In this first part of the game, White has succeeded in bringing a knight to the important square. The second part of the game will show you what happens as the result of White’s aggressive placement of the knight. (D)


White controls the center as a result of Black’s faulty fifth move.

8…0-0 9.Ngf3 b6 10.Bd3 Bb7 11.0-0 Re8 12.c4 Nf6 13.Bf4 Nbd7

White’s ninth and 13th moves have both strengthened his powerful hold on the center. He continues that policy with his next move - a very important one, as we shall see.

14.Qe2 c5 (D)


White now plays one of the most surprising moves ever made on the chessboard.


White has not left Black much choice in replying to this amazing move. If he removes his queen from attack by playing 15…Qc8, White replies 16.Qxe6, confiscating the e-pawn. (This is the pawn weakened by Black’s feeble fifth move.)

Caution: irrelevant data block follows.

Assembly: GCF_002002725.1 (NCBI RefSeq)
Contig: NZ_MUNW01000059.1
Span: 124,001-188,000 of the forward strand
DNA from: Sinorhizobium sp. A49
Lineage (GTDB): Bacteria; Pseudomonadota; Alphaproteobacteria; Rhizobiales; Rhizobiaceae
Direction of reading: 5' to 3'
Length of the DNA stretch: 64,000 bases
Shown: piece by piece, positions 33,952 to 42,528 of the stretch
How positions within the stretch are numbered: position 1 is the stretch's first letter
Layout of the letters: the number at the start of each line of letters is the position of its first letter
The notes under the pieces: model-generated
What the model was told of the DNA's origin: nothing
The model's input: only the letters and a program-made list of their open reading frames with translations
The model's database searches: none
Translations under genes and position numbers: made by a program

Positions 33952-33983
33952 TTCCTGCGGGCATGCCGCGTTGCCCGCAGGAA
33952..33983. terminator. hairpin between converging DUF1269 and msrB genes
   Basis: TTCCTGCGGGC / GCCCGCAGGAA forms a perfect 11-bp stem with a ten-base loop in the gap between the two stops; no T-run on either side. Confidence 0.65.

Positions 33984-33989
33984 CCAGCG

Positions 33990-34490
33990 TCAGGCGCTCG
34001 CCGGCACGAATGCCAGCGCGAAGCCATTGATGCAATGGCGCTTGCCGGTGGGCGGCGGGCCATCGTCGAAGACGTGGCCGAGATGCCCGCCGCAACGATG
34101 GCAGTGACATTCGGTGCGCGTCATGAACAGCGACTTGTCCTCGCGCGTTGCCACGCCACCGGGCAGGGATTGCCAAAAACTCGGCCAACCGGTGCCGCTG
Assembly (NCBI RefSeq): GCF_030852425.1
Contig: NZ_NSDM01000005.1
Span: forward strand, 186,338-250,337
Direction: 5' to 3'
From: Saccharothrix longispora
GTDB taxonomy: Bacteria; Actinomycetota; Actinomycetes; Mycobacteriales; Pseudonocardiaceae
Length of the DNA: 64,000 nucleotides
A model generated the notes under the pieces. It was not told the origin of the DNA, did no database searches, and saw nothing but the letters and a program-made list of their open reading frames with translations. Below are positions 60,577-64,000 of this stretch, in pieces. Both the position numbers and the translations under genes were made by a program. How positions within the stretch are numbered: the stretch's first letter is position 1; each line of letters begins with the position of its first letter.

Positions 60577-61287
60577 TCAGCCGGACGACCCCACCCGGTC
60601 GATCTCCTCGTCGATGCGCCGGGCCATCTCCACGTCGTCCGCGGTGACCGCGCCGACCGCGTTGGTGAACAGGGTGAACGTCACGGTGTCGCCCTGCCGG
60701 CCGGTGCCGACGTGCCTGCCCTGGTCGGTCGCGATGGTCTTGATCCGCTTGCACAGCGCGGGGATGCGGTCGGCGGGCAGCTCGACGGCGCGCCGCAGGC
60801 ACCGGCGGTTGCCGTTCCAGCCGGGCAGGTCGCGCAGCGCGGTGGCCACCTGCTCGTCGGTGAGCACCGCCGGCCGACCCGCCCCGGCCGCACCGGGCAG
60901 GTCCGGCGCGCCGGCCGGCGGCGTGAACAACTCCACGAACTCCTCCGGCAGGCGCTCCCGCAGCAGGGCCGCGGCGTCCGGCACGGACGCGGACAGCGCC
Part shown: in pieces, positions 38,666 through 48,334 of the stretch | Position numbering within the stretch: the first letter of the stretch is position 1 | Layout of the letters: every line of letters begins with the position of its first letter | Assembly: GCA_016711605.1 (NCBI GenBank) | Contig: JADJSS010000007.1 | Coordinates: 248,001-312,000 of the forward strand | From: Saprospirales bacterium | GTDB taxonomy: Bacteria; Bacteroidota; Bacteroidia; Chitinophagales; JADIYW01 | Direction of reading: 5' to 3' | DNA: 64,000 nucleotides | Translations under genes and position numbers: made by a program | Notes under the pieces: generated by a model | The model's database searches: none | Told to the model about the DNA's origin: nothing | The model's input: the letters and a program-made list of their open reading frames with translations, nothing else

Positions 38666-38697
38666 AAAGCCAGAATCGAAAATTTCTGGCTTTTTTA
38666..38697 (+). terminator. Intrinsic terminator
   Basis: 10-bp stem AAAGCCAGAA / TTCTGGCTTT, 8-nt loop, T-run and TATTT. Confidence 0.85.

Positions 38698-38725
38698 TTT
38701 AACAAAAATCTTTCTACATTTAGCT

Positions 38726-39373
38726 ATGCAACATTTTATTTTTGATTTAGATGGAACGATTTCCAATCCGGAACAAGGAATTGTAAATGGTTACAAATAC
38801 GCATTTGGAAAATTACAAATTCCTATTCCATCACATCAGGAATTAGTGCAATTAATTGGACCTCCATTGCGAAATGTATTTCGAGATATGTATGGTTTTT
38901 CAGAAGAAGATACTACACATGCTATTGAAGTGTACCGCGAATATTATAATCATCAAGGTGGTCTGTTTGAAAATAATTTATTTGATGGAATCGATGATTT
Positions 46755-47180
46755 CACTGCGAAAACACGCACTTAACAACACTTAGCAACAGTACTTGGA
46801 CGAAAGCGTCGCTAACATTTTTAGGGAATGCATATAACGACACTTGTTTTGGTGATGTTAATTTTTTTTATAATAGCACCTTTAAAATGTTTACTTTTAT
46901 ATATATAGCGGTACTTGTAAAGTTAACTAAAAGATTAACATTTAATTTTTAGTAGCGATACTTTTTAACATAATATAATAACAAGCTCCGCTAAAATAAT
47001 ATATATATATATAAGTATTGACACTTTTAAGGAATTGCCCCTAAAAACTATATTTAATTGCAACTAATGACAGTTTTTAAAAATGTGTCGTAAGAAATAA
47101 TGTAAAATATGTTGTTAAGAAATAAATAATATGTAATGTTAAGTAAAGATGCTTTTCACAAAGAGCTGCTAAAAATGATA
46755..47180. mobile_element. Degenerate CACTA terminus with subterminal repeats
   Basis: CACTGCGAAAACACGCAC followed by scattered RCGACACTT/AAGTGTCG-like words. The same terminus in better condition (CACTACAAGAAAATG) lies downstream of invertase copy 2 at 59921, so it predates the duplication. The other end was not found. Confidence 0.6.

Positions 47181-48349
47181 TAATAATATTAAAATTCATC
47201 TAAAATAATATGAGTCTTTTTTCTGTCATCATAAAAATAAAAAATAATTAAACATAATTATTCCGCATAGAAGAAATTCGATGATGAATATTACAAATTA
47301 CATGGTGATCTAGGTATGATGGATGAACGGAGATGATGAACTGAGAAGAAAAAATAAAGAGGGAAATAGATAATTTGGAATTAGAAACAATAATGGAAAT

After this capture, White is threatening a murderous double check. If Black tries 16…Kf8 17.N7g5 is decisive.

15…Kxf7 16.Qxe6+!!! (D)


White has captured the weak e-pawn in spectacular fashion.

Black’s weakening move now leads to his downfall. If 16…Kxe6 17.Ng5#!. This possibility vividly illustrates White’s powerful control of the center. Refusing the queen by 16…Kf8 is futile, for then White plays 17.Ng5 with crushing effect.

Black tries another way, but White forces mate in two moves.

16…Kg6 17.g4! Be4 18.Nh4#

The way in which White exploited the weakening of Black’s pawn position was very instructive. In the next game White does an equally good job of taking advantage of a pawn weakness created by Black.